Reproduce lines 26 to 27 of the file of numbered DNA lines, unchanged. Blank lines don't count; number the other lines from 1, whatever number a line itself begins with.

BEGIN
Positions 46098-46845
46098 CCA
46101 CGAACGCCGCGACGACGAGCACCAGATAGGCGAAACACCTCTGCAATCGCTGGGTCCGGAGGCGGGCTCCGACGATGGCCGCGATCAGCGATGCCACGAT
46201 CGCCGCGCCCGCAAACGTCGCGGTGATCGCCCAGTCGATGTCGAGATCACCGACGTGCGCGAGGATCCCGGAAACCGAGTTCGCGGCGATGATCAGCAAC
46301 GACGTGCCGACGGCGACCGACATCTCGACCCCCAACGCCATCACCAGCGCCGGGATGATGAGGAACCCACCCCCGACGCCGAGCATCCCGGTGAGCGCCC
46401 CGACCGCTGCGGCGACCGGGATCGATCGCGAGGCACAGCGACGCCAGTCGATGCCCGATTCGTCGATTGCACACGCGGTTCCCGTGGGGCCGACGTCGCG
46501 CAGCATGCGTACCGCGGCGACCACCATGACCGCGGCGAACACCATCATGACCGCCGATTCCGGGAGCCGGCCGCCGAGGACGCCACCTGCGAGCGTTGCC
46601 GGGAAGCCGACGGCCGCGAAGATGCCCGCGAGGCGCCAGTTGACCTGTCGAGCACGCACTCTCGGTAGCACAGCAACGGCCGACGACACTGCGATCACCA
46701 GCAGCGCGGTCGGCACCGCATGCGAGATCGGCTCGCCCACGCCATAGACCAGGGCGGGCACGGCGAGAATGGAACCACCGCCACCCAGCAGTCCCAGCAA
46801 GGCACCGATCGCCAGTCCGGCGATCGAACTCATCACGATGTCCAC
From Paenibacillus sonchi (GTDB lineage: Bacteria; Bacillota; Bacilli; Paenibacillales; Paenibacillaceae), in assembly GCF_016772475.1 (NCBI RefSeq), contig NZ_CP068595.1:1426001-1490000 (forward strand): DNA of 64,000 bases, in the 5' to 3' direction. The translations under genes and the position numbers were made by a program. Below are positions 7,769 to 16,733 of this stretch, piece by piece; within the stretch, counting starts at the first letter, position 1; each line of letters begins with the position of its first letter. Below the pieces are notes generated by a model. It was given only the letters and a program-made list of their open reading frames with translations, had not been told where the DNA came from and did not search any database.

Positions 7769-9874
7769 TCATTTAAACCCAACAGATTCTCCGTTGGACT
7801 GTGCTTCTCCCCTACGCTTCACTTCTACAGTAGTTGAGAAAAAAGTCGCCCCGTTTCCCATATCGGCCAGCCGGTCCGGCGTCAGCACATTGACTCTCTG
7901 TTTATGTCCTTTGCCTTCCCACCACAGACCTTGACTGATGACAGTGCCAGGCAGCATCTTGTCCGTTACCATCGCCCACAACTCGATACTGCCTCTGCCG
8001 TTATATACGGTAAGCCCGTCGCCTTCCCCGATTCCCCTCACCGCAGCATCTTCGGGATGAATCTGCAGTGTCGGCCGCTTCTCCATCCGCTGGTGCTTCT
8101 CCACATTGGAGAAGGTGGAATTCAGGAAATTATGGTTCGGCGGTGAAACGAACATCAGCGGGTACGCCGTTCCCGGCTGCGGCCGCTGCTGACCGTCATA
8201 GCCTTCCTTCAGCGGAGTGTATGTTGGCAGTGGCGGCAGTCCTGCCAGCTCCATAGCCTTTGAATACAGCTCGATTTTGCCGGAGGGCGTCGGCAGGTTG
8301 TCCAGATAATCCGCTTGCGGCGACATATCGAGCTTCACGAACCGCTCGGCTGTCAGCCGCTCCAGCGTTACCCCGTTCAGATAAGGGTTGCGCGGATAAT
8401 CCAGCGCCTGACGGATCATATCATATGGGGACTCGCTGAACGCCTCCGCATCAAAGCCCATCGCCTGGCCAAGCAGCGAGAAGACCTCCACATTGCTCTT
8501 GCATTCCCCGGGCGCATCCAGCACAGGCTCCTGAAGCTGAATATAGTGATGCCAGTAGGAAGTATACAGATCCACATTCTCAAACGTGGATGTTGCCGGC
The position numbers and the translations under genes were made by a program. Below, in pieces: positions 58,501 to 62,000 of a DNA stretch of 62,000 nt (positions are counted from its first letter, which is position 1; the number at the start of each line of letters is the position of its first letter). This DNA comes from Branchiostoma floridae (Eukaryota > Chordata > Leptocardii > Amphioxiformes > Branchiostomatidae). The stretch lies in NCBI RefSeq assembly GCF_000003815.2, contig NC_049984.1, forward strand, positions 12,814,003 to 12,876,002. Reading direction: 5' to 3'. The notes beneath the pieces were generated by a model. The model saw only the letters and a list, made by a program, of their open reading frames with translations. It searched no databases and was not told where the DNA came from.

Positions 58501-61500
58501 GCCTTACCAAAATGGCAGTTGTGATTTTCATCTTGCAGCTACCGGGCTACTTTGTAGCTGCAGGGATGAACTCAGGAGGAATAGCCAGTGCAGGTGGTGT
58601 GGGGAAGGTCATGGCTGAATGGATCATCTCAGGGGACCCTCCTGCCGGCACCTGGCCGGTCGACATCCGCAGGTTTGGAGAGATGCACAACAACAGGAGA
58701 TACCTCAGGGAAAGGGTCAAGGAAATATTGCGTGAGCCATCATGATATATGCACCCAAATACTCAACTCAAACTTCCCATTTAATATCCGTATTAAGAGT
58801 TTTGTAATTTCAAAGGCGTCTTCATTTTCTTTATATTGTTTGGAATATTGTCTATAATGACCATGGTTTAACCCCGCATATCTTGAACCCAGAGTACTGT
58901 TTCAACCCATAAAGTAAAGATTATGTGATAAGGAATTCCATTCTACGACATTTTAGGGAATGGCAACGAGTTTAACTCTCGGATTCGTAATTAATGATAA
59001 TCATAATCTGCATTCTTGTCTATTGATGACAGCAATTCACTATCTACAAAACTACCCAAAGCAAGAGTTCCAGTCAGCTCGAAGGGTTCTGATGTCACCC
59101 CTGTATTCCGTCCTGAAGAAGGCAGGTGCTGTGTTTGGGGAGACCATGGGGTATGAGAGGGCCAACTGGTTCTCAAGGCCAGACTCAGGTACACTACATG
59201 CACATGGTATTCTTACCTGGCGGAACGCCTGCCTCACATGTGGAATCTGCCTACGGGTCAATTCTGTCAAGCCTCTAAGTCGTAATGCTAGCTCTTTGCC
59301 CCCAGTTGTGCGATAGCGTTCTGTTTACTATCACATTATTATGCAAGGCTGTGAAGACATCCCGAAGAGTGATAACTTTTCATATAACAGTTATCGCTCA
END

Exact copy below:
58701 TACCTCAGGGAAAGGGTCAAGGAAATATTGCGTGAGCCATCATGATATATGCACCCAAATACTCAACTCAAACTTCCCATTTAATATCCGTATTAAGAGT
58801 TTTGTAATTTCAAAGGCGTCTTCATTTTCTTTATATTGTTTGGAATATTGTCTATAATGACCATGGTTTAACCCCGCATATCTTGAACCCAGAGTACTGT